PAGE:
More that 5 nurses were assaulted every day in Ireland last month.

INMO: 5 nurses assaulted every day last month

Assaults on nurses make up 60% of all hospital assaults in Ireland according to new figures released by the INMO.

The figures found that, on average, more than 5 nurses were physically, verbally or sexually assaulted every day in the month of June.

In light of this, the Irish Nurses and Midwives Organisation (INMO) has called for increased security across all areas of hospital campuses.

In 2021, the Health and Safety Authority recorded 7477 inspections but only 446 inspections in health and social care settings, compared to 2865 in construction.

INMO General Secretary Phil Ní Sheaghdha called the figures “unacceptable” and said they were unfortunately not news to her union.

“As we continually highlight overcrowding, Covid-19 care and its restrictions and poor staffing levels all add to this increasing problem. Nurses are facing the brunt of physical and verbal aggression in hospital. In some cases, our members are victims of career ending assaults. Anecdotally, we know that many nurses and midwives do not report many of the incidents that take place in our hospitals because they do not have support to do so,” she said.

Ms Ní Sheaghdha also said that the “pressure cooker environment” in which union members work in is leading to more assaults.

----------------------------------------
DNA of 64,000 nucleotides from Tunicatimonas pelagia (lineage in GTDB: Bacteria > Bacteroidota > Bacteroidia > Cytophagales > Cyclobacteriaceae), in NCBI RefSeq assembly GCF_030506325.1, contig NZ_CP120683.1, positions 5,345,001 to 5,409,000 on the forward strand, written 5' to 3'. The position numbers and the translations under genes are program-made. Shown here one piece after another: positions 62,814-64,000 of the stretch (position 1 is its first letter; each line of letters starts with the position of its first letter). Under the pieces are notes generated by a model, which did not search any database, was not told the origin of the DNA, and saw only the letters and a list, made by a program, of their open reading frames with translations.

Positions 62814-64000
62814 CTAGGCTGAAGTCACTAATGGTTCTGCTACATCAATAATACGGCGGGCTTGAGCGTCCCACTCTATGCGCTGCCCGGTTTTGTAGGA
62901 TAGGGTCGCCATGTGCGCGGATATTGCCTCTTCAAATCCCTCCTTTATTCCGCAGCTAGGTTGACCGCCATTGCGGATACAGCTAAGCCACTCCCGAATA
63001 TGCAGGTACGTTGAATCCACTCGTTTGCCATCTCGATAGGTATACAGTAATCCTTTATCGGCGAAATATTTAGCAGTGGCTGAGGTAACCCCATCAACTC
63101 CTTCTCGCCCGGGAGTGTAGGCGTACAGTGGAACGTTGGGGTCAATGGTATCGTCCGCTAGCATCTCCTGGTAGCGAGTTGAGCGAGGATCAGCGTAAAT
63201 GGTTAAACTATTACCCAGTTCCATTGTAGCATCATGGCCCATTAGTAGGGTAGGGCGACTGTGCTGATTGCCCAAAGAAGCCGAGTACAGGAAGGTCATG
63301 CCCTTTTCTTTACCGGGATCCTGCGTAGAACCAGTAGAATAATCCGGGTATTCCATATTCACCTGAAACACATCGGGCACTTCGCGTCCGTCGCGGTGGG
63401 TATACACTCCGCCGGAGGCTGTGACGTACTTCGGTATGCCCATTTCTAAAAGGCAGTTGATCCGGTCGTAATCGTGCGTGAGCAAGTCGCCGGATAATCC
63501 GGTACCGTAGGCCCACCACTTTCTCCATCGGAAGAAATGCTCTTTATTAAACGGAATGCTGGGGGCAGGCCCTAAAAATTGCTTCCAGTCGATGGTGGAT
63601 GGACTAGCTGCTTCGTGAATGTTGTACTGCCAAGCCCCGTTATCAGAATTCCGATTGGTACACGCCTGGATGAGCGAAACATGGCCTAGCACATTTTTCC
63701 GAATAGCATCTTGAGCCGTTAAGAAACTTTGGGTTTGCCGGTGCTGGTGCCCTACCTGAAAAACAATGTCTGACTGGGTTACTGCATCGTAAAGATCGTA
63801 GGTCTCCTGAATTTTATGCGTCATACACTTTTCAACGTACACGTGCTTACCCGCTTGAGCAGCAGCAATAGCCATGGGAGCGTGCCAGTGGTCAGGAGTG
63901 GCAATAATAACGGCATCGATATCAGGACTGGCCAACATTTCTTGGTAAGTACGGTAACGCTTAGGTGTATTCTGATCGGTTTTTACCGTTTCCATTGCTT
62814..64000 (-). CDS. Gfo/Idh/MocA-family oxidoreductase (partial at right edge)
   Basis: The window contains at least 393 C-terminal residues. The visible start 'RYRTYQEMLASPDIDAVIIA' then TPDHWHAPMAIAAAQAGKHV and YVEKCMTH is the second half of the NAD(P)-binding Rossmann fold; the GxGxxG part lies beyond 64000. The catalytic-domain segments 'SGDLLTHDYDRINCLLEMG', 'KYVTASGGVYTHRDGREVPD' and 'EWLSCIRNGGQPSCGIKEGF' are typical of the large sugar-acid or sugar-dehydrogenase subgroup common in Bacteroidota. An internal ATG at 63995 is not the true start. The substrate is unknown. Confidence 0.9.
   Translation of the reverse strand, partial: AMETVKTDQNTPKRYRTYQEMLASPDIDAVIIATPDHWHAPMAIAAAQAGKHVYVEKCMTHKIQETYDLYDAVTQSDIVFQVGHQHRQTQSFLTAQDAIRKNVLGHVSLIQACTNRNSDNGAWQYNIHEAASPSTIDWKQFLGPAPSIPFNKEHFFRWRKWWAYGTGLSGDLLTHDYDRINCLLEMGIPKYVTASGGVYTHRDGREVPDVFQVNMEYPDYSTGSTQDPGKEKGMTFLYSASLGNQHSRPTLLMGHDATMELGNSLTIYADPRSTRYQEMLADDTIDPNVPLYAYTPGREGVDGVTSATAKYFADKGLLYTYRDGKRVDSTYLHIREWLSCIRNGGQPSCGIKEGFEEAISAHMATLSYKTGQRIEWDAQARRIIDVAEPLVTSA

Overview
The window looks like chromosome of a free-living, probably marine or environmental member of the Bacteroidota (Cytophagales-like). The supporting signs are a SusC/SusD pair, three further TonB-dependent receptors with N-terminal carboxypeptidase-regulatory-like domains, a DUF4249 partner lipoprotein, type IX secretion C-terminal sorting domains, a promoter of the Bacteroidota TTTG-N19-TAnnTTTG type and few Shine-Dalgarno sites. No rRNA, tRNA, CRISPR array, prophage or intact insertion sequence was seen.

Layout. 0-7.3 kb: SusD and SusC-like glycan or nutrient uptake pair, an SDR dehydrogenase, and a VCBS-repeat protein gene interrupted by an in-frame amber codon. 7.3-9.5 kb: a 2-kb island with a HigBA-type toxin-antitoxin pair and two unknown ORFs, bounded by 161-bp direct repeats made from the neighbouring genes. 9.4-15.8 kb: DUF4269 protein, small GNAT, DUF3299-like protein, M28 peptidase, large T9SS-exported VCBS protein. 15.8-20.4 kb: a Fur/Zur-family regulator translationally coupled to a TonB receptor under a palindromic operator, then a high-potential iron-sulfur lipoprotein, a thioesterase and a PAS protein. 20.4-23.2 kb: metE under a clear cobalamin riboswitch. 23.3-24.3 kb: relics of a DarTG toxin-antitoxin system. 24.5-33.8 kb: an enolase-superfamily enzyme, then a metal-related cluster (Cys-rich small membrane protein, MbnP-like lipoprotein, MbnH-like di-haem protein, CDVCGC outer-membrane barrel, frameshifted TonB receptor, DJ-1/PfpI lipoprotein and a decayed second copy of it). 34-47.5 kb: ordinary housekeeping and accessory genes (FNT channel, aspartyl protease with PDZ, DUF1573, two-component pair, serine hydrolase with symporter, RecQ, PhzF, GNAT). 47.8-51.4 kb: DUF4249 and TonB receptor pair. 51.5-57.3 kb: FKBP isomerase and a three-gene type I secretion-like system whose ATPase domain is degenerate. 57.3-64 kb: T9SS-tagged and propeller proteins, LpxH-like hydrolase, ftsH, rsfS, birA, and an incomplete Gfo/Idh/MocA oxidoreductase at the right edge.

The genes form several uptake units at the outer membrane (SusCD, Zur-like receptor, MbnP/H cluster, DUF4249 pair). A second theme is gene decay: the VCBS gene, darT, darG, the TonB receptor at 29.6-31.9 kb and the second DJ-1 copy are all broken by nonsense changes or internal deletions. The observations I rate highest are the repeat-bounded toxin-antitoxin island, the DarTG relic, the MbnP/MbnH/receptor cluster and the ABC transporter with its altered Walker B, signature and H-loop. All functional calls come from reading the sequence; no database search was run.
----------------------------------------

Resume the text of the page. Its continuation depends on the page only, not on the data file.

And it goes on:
“This means that frontline staff are being put at risk for conditions they are not responsible for. Ensuring security is available across all areas of any hospital campus is a basic need that is not fulfilled in every hospital. We need to have 24-hour security in all areas of hospitals not just Emergency Departments,” she said.

In conclusion, Ms Ní Sheaghdha said soothing words from an employer and an acknowledgment of the scale of the problem is not enough for union members, and that inadequate safety protections only add to staff burnout.

She said: “Hospitals are not just places of care, they are workplaces. We need to know what measures are being put in place to protect a largely female work force. The employer’s remit is to provide a safe workplace. This level of reported incidence is completely unacceptable.”